First define what you mean by AI. In the above you talk about a computer player for tic-tac-toe, this can be written with a simple eight step (max) decision making process that you will not be able to best. Then there is something at the other end to the scale where you tell it what the rules of the game are and let it learn how to 'play' and I may learn the strategy to be unbeatable.
By AI I mean that I put up the basic conditions for the game and the computer uses them to play the game at a level near a human player.
In the above you talk about a computer player for tic-tac-toe, this can be written with a simple eight step (max) decision making process that you will not be able to best.

Could you please tell give me help in defining those steps?
Could you please tell give me help in defining those steps?

See strategy in http://en.wikipedia.org/wiki/Tic-tac-toe
I was excited when I read this
Then there is something at the other end to the scale where you tell it what the rules of the game are and let it learn how to 'play' and I may learn the strategy to be unbeatable.


But then...
Well, I had devised 5 of those strategies myself, but I couldn't put them in definite terms (in C++ coding). i.e. I couldn't make the computer understand what a fork(I didn't know it by that name) is, or how to identify one before it is actually made. Nor could I define how to make the PC attempt to make a fork.
Any help?
Top of my head:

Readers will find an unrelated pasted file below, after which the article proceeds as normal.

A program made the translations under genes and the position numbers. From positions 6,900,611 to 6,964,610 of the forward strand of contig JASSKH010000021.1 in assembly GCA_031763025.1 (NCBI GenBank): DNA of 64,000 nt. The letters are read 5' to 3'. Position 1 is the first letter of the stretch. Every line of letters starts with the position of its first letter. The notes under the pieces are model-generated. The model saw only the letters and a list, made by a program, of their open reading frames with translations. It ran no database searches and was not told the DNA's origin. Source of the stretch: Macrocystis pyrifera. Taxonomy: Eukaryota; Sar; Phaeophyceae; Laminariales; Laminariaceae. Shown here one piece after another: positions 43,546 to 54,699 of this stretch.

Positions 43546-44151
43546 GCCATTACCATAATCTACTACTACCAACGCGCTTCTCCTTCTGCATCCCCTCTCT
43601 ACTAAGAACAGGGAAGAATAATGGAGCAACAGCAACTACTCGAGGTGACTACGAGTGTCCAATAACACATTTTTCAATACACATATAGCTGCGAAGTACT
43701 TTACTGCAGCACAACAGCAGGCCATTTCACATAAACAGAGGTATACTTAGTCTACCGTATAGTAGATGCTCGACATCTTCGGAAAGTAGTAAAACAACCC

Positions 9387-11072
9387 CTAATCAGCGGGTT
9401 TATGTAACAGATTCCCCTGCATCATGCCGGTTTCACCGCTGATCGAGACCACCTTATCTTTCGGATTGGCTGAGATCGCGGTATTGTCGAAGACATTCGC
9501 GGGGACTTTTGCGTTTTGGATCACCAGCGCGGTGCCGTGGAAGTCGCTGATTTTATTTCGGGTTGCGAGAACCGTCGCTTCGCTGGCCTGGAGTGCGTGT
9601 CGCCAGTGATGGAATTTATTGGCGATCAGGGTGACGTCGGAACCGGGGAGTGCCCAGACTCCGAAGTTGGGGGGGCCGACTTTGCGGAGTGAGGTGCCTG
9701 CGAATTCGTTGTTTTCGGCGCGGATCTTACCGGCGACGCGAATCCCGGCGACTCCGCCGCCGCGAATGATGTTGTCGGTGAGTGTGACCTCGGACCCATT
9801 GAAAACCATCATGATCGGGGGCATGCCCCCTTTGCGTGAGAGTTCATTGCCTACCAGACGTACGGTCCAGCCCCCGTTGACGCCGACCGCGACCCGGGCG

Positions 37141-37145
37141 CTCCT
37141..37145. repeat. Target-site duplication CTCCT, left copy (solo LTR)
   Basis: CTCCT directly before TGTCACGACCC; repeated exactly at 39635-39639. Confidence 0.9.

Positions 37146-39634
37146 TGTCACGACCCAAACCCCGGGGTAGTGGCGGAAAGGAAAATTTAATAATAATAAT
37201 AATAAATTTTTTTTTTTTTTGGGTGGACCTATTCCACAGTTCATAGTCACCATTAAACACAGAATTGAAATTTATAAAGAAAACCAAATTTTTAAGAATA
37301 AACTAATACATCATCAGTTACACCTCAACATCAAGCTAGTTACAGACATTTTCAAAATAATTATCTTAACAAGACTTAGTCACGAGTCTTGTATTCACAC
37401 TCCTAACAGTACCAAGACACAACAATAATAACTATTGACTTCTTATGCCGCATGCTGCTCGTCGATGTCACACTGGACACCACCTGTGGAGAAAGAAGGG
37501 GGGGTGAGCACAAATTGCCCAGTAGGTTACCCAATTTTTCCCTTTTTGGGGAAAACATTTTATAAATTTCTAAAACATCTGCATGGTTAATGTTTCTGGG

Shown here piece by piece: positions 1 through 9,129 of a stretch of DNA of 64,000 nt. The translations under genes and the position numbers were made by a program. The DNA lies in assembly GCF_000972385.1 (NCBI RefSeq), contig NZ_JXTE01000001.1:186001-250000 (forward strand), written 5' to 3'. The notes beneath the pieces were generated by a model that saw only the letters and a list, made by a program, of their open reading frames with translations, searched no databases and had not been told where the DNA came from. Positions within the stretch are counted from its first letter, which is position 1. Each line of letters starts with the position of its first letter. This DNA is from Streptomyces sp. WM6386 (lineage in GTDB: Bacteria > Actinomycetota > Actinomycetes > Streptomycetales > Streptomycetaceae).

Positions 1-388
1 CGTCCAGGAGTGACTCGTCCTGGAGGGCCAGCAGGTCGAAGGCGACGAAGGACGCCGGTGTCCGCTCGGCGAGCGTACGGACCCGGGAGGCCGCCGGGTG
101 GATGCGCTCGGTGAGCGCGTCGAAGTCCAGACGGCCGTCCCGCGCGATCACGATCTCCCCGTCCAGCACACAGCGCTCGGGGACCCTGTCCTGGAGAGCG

A 'fork' would be an empty location where the number of rows, columns, and/or diagonals that intersect that location, having one occupied location, is greater than 1.

First analyse the lines and give them a ranking.
three unoccupied locations = empty line
two unoccupied locations = potential line
one unoccupied location, with both occupied locations the same side = winning line
one unoccupied location, with each occupied locations on sides = lost line
no unoccupied locations = full line.

If you find a winning line for you, the move is the unoccupied location.
if you find a winning line the them, the move is the unoccupied location.
If you find two(or more) potential lines (for you) whos intersection is an unoccupied location, the move is the intersection point.
Same as above for the other side....
and so on.
a minimax search is perfect for this. read up on minimax.

What grey wolf just posted is a heuristic function, a way of summarising how strong a current board position is, this is needed for larger games where you can't possibly predict every possible move, but I'm pretty sure you won't even need a heuristic as tic tac toe is small enough to just compute every possible move.